“This plan will eventually ensure all our citizens have clean drinking water at equitable rates, while our domestic and agricultural needs are met with an integrated system that has the flexibility to draw water from a number of options to meet demand,” said Mayor Basran.
So much for GVWU staff's arguments that government grants would not be available for domestic water separation. 
We will be the only community in the valley to spend millions of dollars to treat agricultural water with ultra violet irradiation and eventually filtration only to use 80% of it on agricultural irrigation. Good job, consultants and staff!
SEKID customers, who earlier rejected a borrowing referendum of about $25 million, will now be getting a brand new domestic line attached to the City of Kelowna's domestic water supply from Okanagan Lake courtesy of senior governments grants of $44 million.

To date we spent over $70 million on our soon(?) to be updated Master Water Plan. (Only $35 million was authorized by ratepayers in the 2004 referendum). About 60% of these monies were spent on altering the perfectly functioning irrigation system. The remainder was spent on the domestic water supply improvements from Kal Lake.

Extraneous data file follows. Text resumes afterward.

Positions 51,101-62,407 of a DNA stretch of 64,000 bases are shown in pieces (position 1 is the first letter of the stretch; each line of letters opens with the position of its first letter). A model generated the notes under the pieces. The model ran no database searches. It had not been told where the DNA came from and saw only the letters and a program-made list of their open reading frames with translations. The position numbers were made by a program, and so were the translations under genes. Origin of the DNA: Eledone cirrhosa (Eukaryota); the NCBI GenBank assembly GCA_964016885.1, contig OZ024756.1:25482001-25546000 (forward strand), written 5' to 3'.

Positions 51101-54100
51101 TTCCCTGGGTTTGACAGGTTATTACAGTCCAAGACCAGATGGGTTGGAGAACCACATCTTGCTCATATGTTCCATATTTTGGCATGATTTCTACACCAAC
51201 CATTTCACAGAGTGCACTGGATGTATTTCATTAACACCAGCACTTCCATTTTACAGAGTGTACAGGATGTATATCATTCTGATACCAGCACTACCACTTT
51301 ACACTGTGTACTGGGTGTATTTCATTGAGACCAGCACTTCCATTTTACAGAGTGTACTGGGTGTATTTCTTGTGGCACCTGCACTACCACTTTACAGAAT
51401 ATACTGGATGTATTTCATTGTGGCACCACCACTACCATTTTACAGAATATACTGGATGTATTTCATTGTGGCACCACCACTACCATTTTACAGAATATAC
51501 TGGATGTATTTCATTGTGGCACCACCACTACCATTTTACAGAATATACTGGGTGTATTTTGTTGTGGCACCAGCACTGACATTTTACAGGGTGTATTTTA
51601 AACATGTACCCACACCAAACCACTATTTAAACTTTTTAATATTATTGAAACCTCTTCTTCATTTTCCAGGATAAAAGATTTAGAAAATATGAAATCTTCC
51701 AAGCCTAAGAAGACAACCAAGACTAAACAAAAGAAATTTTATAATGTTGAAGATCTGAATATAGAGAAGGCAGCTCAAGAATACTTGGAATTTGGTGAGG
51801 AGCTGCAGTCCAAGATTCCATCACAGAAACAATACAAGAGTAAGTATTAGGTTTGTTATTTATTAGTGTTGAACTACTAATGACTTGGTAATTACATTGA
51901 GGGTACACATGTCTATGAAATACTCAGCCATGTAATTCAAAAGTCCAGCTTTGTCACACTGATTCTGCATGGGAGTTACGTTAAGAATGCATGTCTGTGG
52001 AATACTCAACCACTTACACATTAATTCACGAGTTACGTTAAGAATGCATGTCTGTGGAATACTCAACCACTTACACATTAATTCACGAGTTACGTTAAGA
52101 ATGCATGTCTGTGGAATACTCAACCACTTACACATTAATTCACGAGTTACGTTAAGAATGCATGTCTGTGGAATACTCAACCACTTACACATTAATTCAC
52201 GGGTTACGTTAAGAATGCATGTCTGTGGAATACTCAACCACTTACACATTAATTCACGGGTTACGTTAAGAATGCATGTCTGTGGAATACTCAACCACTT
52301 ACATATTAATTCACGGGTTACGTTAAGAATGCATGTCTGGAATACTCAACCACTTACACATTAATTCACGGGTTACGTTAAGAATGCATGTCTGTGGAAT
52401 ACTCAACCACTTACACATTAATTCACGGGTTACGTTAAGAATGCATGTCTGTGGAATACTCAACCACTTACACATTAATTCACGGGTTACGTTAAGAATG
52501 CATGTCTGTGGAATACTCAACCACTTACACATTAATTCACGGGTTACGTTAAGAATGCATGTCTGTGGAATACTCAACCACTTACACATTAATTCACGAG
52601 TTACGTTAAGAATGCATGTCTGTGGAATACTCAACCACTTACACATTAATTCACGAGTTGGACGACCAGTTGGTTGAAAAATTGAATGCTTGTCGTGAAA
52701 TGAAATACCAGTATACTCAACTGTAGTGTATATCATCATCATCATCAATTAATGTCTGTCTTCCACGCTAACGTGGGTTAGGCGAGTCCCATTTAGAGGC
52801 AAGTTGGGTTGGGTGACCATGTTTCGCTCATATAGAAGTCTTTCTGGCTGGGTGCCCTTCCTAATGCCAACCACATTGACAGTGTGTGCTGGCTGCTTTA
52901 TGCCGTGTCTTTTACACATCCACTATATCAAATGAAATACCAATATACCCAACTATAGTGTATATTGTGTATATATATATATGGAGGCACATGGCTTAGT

GVWU staff recently released the expected long term budget for the Master Water Plan. 
In addition to the already spent $70+ million we can expect to spend an additional $147 million for a grand total of over $215 million for the plan. And these are the estimates by the same people who estimated the cost of the Duteau Creek Treatment Plant at $16 million (final cost almost$30 million). About $111 million of this money will be spent on the irrigation system (the old VID) for a grand total of about $156 million. The cost of the original VID system was $7.9 million.